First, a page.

The need for the navigator aboard the VC-25A is likely multi-fold. Spreading out the crew's workload helps for what already is pretty much the most demanding and sensitive airlift mission in the world. Also, back in the 1980s when the VC-25s were ordered, automation and ease of navigation weren't anywhere near what they are today. But above all else, it probably has the most to do with the possibility that a VC-25 aircrew could find themselves flying in post-nuclear exchange skies—ones in which traditional navigational, air traffic control, and even weather tracking assistance may be all but non-existent. Being able to make it to a continuity of government site or to at least regroup with friendly forces would become a critical and highly challenging task. 

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A rare shot of Air Force One and Trump Force One in Scotland

The fact that Air Force One is as much a hardened flying command post as an airborne West Wing, being able to quickly make navigational changes on the fly could be key to aircraft and its VVIP passengers survival during a major crisis. The ability to evade conventional threats pointed out by the aircraft's electronic surveillance and countermeasure systems officers alone while still keeping a precise handle of exactly where the aircraft is in time and space would be essential during such an event. 

It will be interesting to see what the crew concept is for the VC-25A replacement aircraft that are based on the far more modern cousin of the 747-200, the 747-8i. These aircraft are already designated VC-25B. The 747-8i only requires a pilot and co-pilot to operate, so it's possible that the engineer position would be combined with the navigator's position, or both could be eliminated entirely, although that's doubtful. 

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747-8i like the ones that will replace the two existing VC-25As.

A similar, but even wider scope replacement program is just spinning up for the four C-32As that are largely referred to as 'Air Force Two,' but are used for Presidential airlift missions into smaller airports or when a VC-25A is not available. The VH-3D and VH-60N 'Marine One' helicopter fleet is also being replaced with the new type designated VH-92. That is slated to reach operational status in 2020.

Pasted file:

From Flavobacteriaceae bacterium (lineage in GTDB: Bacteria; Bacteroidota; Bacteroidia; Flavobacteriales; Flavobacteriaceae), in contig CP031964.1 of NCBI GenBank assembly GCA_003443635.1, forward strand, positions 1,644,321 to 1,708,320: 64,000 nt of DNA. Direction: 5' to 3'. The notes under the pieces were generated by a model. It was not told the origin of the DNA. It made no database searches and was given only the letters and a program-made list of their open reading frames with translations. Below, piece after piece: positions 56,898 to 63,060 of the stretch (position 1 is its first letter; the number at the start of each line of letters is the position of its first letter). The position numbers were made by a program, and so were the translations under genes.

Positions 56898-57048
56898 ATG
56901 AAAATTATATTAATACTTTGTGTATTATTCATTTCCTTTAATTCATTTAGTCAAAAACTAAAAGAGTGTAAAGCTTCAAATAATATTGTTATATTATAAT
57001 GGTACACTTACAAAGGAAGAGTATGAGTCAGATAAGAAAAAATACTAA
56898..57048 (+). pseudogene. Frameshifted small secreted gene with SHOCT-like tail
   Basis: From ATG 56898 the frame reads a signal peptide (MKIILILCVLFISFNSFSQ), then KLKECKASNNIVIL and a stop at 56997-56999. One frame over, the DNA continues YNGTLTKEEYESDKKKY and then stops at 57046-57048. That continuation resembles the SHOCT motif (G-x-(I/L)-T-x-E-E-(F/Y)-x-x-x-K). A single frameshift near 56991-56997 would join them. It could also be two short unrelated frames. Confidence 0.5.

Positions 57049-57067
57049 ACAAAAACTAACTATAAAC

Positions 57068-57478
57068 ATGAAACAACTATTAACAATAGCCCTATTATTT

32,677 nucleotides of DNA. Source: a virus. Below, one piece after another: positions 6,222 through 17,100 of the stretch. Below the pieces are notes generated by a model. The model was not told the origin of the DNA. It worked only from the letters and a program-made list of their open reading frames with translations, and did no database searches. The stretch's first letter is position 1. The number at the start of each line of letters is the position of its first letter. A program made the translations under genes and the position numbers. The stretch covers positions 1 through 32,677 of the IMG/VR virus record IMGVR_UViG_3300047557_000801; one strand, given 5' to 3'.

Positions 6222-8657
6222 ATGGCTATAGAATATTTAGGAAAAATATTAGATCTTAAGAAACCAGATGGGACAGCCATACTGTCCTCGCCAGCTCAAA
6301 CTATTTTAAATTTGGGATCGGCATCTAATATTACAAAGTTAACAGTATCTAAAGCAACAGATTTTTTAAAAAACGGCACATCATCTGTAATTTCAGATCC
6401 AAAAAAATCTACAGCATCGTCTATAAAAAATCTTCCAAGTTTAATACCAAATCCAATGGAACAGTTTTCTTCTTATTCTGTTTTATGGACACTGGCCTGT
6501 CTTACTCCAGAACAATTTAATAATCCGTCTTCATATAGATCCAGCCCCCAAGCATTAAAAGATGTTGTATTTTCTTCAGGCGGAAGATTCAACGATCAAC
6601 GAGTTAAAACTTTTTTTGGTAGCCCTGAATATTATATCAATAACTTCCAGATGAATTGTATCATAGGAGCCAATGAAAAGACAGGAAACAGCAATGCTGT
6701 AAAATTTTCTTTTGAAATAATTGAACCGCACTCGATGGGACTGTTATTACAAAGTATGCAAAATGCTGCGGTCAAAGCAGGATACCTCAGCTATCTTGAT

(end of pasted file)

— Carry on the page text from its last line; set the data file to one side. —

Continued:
I highly recommend you watch Inside Air Force One, which you can do so for free right now on National Geographic's website linked here. It's an outstanding look at the VC-25 and its mission. The way I stumbled on the film again is I had tuned in an hour early by accident to watch to another National Geographic documentary—this one on the Secret Service—that premiered last evening. That two-hour film, named United States Secret Service: On the Front Line, was absolutely jaw-dropping. It went far more in-depth and unveiled way more operational details than anything I have ever seen on the subject before. It too is an absolute must watch. I talk a lot about all the labor and cost that goes into just moving the President from one place to another and keeping them safe in general. These two documentaries combined really convey this bewildering reality to an almost unsettling degree.

So there you have it, the full story of the Air Force One's four crew cockpit and the navigator's station that looks a bit more like it belongs on a starship than in an aircraft originally design from the designed in the late 1960s. 

Contact the author: Tyler@thedrive.com